Medicines

Pollute our Waters when Flushed

Unused MedicationsShould NOT Be Flushed

Water Treatment Facilities Can Not filter out all of the dissolved medications.

If you put medicines such as prescription pharmaceuticals and over-the-counter medications (antibiotics, antidepressants, vitamins, cough syrup, or pain medications) down the drain or into the toilet, they end in the water supply because water treatment processes can't completely remove them.

Medications should not be flushed.

Why can't I put my unused meds down the drain?

When you put unused prescription drugs or over-the-counter medications down the drain, they go through the sewer system and eventually enter our lakes, streams, and rivers. Many of our wastewater treatment systems are not designed or equipped to remove medications from waste water. In homes that use septic tanks, prescription and over-the-counter drugs put down the drain can leach into the ground and seep into groundwater.

When these medications enter the environment, they can negatively affect fish and other aquatic wildlife, and end up in our drinking water supply.

What Should I do with my unused meds?

Check out our locator map to find a take-back location near you.

If you don't see one listed, contact your local law enforcement agency to see if the precinct offers take-back services, or check the National Community Pharmacy Association's (NCPA) Dispose My Meds Program website's locator map for pharmacies that may be participating in a take-back program. It's recommended that you call first to make sure they still participate. Note that pharmacies cannot accept controlled substances. Consult your city for proper disposal of needles and other sharps.

Watch for advertisements of medicine take-back events on this website, your city's website, or in your water bill inserts. These events provide a safe, convenient, and responsible way to dispose of medicine while also educating the general public about the potential for medication abuse. The federal Drug Enforcement Agency sponsors take-back events twice per year.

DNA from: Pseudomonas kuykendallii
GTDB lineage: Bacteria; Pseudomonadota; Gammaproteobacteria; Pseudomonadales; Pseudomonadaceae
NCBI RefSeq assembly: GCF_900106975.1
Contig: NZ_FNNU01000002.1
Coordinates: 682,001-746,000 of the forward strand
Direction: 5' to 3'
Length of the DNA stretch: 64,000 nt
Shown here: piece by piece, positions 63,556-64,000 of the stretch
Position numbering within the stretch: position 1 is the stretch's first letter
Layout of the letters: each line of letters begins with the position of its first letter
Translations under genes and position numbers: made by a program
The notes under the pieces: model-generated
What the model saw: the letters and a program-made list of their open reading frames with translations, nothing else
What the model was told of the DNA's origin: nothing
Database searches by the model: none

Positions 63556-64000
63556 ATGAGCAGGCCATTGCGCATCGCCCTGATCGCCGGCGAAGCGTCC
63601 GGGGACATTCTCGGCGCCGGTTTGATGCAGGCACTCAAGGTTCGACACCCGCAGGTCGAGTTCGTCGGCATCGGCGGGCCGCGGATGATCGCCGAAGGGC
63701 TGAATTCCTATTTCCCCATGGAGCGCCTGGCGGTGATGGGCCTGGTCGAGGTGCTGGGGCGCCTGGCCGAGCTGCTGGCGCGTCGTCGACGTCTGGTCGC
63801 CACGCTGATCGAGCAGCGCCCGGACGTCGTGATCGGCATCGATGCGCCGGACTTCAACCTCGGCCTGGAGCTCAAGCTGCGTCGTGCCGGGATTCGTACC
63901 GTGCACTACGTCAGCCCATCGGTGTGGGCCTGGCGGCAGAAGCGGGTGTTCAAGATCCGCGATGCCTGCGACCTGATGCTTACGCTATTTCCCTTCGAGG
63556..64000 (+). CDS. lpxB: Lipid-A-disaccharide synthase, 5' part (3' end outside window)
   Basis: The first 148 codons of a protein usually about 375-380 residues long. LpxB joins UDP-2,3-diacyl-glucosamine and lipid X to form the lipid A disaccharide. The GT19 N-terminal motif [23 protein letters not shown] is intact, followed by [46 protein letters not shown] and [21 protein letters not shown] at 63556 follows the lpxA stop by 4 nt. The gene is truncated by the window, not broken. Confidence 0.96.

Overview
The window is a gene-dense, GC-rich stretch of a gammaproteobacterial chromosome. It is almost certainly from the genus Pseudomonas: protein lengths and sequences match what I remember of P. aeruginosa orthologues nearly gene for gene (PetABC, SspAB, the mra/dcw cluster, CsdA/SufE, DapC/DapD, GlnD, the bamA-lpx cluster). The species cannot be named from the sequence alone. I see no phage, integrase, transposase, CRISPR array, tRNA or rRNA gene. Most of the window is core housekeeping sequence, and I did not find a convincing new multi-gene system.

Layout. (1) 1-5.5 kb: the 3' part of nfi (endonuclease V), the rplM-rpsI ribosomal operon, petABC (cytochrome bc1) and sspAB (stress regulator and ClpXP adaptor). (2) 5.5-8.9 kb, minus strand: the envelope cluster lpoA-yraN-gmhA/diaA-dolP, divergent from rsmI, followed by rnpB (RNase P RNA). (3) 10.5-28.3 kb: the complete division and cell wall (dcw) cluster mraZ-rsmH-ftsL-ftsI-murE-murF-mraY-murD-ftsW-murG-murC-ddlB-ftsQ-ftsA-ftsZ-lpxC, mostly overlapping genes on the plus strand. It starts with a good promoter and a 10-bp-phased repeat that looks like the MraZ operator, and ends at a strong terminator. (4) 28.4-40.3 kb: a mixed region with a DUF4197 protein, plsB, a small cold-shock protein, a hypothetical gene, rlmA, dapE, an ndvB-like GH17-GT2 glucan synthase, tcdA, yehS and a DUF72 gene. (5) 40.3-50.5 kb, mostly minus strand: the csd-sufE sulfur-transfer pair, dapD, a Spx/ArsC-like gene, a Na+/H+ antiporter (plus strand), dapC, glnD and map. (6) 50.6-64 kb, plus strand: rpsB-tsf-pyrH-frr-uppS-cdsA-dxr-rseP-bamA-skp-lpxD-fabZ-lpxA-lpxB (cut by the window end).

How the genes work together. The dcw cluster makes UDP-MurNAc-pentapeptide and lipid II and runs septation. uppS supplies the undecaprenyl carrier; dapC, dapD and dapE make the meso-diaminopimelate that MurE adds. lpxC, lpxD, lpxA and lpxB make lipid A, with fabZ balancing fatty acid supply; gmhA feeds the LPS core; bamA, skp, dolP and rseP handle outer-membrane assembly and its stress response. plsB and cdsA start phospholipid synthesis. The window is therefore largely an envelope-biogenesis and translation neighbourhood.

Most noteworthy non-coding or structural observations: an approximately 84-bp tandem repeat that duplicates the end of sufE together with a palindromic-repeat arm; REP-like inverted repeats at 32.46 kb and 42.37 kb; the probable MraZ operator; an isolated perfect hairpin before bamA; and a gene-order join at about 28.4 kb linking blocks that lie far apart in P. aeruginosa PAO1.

You can also send in some medications to take-back services by a paid envelope. Here is one option: http://www.sharpsinc.com/pharmaceutical-waste

As a last resort, dispose of medicines in your household trash. You can do this by mixing medicines with a substance like kitty litter or used coffee grounds, placing that mixture in a container such as a sealed plastic bag or bottle with a screw top and place that container in the trash.

Can I put unused medications in the trash?

As a last resort, you can dispose of medicines in your household trash.

You can do this by mixing medicines with a substance like kitty litter or used coffee grounds, placing that mixture in a container such as a sealed plastic bag or bottle with a lid and place that container in the trash.

How can you protect our water quality?

Easy steps to Defend Your Drains

By practicing these three simple actions, you can help protect our water quality.

1. Participate in the DEA Med Take-Back Event

Around April and October, the US Durg Enforcement Agency hosts a nationwide drug take-back day in which citizens can clean out their medicine cabinets and bring in all of their unused and expired medications. Participation is completely anonymous.

Find more information at https://takebackday.dea.gov

2. Take advantage of local drop-off facilities

There are dozens of year-round medication drop-off locations around the DFW area. You don't always need to wait for the annual DEA Drug Take-Back day to come around. It is especially important with young children around to keep medications out of reach and if you no longer need a medication it is safer to properly dispose of it rather than hold on to it.

3. Remember the 3 Ps.

Do not flush unused medications! The toilet should only be used for three things; Pee, Poop, and toilet Paper.

Even liquid medications should not be poured down the drain. The best option is to bring the medicine to a drug take-back event or drop-off location, the second best option is to place it in the trash in a sealed container.

Medication Drop-off Locator

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